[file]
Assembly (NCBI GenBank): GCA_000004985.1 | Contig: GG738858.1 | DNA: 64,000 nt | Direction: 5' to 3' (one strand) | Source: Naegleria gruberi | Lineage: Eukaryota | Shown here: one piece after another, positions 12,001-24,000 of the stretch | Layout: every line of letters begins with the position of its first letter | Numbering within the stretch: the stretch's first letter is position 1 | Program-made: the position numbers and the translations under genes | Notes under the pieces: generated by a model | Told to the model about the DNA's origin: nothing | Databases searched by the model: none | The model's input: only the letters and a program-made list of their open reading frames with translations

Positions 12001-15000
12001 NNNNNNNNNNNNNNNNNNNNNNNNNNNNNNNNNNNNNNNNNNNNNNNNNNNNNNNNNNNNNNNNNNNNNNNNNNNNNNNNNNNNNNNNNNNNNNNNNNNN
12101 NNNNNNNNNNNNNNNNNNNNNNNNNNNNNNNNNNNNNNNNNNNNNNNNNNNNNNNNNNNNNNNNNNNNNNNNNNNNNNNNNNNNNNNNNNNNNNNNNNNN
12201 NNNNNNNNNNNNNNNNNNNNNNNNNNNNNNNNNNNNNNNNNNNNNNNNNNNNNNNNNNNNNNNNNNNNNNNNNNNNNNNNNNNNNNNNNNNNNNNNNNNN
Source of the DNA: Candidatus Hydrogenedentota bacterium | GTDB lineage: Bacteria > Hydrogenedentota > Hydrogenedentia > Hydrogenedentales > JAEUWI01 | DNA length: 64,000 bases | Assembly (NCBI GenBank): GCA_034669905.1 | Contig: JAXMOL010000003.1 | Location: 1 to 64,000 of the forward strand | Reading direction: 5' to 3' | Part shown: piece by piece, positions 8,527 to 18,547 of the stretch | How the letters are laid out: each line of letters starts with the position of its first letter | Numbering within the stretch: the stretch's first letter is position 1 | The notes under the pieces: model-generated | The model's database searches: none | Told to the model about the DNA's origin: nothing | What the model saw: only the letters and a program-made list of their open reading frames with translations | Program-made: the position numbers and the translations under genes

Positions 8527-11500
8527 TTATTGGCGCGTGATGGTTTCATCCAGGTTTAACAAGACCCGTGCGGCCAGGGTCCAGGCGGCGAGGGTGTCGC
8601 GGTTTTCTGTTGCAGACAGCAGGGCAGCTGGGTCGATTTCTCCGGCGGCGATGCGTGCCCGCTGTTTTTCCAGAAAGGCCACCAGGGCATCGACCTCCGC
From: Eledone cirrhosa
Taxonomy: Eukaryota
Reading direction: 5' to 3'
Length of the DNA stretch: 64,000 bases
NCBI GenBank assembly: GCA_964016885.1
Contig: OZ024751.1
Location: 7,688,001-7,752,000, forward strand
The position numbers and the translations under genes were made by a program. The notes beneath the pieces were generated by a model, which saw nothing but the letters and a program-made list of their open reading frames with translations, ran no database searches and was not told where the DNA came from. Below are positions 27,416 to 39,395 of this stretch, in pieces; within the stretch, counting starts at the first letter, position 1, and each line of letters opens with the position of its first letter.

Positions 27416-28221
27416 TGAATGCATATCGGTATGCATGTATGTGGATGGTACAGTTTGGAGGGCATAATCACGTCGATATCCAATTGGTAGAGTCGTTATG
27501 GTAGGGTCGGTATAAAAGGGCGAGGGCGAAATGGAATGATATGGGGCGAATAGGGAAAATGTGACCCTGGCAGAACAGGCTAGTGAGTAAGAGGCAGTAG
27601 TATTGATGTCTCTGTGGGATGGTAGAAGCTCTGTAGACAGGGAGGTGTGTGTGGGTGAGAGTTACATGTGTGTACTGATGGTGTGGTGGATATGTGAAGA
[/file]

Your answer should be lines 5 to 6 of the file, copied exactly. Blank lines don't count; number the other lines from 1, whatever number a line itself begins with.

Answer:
12201 NNNNNNNNNNNNNNNNNNNNNNNNNNNNNNNNNNNNNNNNNNNNNNNNNNNNNNNNNNNNNNNNNNNNNNNNNNNNNNNNNNNNNNNNNNNNNNNNNNNN
Source of the DNA: Candidatus Hydrogenedentota bacterium | GTDB lineage: Bacteria > Hydrogenedentota > Hydrogenedentia > Hydrogenedentales > JAEUWI01 | DNA length: 64,000 bases | Assembly (NCBI GenBank): GCA_034669905.1 | Contig: JAXMOL010000003.1 | Location: 1 to 64,000 of the forward strand | Reading direction: 5' to 3' | Part shown: piece by piece, positions 8,527 to 18,547 of the stretch | How the letters are laid out: each line of letters starts with the position of its first letter | Numbering within the stretch: the stretch's first letter is position 1 | The notes under the pieces: model-generated | The model's database searches: none | Told to the model about the DNA's origin: nothing | What the model saw: only the letters and a program-made list of their open reading frames with translations | Program-made: the position numbers and the translations under genes